Just call me Grandma Walton; I made jam
By Lisa Smartt
Posted: Wednesday, July 13, 2011 8:01 pm
Today is a proud day. My boys now have something noble to write on my tombstone. If I accomplish nothing else on this side of heaven, they will at least be able to write the following: “Lisa Smartt ... Born in 1963 ... Oh, and she once made jam.” Yep! I made homemade blackberry jam this week. No, not freezer jam. No, not the easy recipe. I’m talkin’ ’bout your grandma’s “boil the jars and seal the lids and make a huge mess” kind of jam. Yeah. Just call me Grandma Walton. Next thing you know I’m gonna get a milk cow and start saving coins in a flour jar for the boys’ education.
There’s just somethin’ about cookin’ up a big ol’ recipe of blackberry jam that makes me feel all warm and happy inside. A friend called today and asked what I was doing. “I’m washin’ Ball jars and makin’ a big batch of homemade jam.” Yeah. It felt good to be able to say that out loud. Almost like today’s jam project made up for the days I’ve spent sittin’ in my recliner wearin’ an orange housecoat and playin’ Scrabble™ on the computer.
If you’ve never made jam, prepare yourself. The experience will make you think you can churn butter or kill a hog or wring a chicken’s neck. Actually, nothing has ever made me think I could wring a chicken’s neck. But I did start darning socks, weaving fabric and making beeswax candles the minute I finished the jam project. OK. Not really.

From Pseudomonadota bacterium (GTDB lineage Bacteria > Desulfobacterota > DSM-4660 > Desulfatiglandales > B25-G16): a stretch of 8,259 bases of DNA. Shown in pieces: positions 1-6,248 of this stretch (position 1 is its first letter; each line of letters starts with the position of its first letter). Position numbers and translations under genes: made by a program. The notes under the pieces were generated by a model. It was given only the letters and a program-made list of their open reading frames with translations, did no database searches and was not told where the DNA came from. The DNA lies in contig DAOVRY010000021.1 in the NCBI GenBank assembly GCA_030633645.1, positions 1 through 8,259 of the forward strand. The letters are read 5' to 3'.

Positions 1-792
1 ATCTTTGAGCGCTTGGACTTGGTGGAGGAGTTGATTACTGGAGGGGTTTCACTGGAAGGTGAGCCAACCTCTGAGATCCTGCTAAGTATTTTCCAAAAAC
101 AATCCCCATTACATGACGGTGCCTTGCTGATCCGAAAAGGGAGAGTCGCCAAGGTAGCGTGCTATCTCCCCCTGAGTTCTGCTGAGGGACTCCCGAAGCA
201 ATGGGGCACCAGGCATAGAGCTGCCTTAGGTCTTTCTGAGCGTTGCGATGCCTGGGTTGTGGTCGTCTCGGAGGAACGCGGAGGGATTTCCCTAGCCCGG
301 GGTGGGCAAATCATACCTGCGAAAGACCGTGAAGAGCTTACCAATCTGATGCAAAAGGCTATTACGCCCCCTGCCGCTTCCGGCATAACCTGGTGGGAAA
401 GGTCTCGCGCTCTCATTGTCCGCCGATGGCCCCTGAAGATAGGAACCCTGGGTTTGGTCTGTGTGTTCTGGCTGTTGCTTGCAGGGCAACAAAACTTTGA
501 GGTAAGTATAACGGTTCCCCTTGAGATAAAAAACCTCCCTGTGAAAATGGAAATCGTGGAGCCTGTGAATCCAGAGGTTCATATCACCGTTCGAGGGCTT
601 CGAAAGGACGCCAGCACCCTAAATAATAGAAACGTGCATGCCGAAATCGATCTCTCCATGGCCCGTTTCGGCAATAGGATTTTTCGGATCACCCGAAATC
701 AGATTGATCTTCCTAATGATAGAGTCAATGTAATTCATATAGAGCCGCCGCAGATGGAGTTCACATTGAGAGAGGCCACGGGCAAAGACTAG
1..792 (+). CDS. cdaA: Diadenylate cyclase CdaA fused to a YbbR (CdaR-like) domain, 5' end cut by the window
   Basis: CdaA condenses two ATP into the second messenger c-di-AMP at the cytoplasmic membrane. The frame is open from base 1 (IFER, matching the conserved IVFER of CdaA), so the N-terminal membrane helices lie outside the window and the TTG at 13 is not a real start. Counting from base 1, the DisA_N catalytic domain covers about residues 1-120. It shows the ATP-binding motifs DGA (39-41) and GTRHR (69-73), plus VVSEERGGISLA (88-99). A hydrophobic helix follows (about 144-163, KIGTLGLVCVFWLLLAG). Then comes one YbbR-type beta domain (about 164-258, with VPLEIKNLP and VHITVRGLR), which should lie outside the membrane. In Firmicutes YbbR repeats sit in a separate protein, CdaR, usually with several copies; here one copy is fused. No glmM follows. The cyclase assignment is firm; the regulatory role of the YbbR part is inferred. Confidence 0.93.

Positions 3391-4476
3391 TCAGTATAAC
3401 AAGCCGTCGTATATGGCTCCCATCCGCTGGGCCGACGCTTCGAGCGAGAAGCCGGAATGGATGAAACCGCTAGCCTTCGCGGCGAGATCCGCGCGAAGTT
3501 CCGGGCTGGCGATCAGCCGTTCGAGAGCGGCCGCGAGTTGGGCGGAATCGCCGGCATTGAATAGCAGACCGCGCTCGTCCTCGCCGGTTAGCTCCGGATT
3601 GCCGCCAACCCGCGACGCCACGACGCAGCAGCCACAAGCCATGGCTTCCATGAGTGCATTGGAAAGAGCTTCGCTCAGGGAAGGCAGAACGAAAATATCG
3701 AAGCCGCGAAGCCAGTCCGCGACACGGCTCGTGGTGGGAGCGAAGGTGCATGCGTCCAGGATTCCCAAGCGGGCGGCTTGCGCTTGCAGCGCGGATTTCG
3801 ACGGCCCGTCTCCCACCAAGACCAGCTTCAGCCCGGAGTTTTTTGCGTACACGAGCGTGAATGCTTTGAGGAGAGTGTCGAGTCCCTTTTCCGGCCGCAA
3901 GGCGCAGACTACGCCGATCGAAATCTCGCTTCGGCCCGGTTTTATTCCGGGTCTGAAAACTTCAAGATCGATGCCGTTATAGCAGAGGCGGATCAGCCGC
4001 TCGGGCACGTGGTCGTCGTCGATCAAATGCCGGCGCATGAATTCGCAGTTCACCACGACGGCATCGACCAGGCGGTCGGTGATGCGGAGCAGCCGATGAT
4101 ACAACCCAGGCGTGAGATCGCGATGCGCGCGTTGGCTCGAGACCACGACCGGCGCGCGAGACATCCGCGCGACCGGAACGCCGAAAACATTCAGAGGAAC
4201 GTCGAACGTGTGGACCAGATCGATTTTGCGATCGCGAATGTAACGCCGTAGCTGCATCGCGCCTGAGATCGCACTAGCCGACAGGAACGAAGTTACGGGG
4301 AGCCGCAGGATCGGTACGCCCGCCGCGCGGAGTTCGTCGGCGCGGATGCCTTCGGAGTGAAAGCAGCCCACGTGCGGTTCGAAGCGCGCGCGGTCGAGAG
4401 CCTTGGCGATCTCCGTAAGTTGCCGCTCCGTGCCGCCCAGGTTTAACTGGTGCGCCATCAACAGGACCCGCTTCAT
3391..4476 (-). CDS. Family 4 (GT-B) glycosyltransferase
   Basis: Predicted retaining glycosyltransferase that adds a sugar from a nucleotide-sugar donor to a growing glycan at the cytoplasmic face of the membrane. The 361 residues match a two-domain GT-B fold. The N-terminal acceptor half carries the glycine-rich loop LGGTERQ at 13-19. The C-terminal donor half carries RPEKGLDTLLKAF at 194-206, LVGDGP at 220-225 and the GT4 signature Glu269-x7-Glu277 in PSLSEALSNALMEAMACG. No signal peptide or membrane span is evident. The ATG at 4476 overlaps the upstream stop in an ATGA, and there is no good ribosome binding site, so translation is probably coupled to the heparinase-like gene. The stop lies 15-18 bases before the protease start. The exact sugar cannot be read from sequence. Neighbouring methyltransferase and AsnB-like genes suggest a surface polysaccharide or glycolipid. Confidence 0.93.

The men in my family harvested the blackberries at great personal risk. Snake-infested weeds, chiggers and thorny bushes were no match for their pioneer determination. They knew the reward. They persevered. I didn’t have the heart to tell them that when it comes to jam making, it doesn’t really matter what fruit is used. The women in my family always said, “If you add enough sugar and Sure-Jell™ you can make jelly out of anything.” I can testify to the truth of that. I have some prickly pear jelly in the refrigerator that was made from cactus extract by a woman who probably does know how to darn socks and weave fabric. Even though you could make jelly from that leftover cantaloupe rind or a pile of dandelions, I think you’re better off forging through the snake-infested weeds for something better.
Every jam or jelly maker wants to know the project has been a success. Success is marked by the fact that all the jars manage to remain sealed during the cooling process. Only one of my jars popped up indicating a breech in security. Failure? No. It was a sign from above. It gave me a perfect excuse to open the jar and perform an informal taste test. Delicious! My only regret? I had to put the jam on white bread toast rather than a hot biscuit. And, of course, everyone knows there’s something morally wrong about that.
I wrote my first novel this year about a woman from a small southern town. I’m in the process of trying to get it published. It’s definitely a long shot. But that’s OK. Even if it never gets published, I’ll sleep well tonight. I did something most people will never do. I made jam.
For more information about Lisa Smartt, visit her website lisasmartt.com.
Published in The Messenger 7.13.11